“Moral interiority” and self-realization
The essential relationship between God and human being in Edith Stein’s thought
The ethics perspective which I shall focus on in this chapter is necessarily founded on Stein’s investigations about the human spiritual dimension, in which her phenomenological and metaphysical-theological research are synthesized. Stein describes the human being as “essentially spiritual”, namely intellect and will. In fact, he can comprehend reality in its “meaning” (Sinn) and act freely in it. The ethical consequences of Stein’s anthropological reflections will be explained through what we shall call “moral interiority”. Following Augustine, Stein perceives the original consciousness of oneself (interiority) as "an inner place, not a place" (interiore loco, non loco), where to start explaining intellective knowledge, and most of all free acting and consequently ethics. Action is not just expressed outwards, and is first of all self-actuation – acting and being are mutually implied. The direction of moral actions is thus already present in the ‘essence’ (Wesen) of each individual and this essence, thanks to the creative ‘essentiality’ (Wesenheiten), is ab eterno in the Logos. In view of this complex theological node, the purpose of this essay is to show how we can say, with Stein, that Christ incarnates the only possible ethics.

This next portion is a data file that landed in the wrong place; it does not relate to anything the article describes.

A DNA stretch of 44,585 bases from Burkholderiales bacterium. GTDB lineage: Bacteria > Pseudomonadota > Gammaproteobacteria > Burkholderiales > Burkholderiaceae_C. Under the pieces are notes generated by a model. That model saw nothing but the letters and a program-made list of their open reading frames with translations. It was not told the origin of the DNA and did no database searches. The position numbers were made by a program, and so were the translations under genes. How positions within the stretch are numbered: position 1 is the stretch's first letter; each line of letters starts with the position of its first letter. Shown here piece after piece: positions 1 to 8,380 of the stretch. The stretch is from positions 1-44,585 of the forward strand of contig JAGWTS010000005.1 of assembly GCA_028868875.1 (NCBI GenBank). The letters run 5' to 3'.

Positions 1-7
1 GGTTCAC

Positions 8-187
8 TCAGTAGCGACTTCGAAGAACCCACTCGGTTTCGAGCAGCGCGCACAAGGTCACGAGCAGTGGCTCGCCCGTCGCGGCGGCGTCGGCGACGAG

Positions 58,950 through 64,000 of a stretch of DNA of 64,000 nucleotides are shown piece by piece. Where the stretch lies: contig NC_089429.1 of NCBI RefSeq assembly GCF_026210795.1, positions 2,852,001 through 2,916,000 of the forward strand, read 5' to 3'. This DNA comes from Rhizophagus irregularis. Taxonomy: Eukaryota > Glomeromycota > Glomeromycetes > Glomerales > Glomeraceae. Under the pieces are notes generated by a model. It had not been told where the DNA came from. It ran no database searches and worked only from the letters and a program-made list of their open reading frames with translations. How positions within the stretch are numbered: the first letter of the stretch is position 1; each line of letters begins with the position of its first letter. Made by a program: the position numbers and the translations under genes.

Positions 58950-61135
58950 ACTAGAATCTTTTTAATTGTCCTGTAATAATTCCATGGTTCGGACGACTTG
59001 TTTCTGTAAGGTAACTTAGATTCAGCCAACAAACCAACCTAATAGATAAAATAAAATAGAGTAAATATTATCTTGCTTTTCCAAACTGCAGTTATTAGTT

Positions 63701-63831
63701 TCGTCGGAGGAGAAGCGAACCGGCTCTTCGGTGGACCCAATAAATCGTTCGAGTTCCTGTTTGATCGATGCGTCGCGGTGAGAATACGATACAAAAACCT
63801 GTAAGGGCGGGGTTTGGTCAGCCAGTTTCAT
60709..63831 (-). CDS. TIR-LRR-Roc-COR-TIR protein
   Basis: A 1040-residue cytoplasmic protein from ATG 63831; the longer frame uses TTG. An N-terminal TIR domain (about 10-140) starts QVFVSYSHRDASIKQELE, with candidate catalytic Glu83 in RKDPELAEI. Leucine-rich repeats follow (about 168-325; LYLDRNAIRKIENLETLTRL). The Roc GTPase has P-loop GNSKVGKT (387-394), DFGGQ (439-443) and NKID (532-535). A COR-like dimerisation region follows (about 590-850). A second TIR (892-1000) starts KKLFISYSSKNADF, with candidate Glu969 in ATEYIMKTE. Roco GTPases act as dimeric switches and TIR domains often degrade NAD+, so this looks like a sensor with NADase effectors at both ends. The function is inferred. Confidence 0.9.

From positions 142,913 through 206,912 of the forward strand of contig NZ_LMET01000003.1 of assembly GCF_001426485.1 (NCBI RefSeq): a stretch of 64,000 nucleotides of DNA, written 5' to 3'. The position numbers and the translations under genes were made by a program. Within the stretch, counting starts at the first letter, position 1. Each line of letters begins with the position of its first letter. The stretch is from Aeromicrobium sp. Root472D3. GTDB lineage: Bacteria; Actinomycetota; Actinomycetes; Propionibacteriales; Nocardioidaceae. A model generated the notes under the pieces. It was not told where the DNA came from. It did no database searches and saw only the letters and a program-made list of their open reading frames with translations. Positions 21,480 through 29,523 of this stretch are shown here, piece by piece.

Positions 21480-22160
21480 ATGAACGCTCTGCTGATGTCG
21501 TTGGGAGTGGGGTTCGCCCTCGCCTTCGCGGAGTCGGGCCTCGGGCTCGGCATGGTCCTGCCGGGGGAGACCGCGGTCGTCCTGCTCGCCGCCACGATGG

Keywords: Edith Stein, phenomenological anthropology, essence, meaning, Logos, interiority, ethic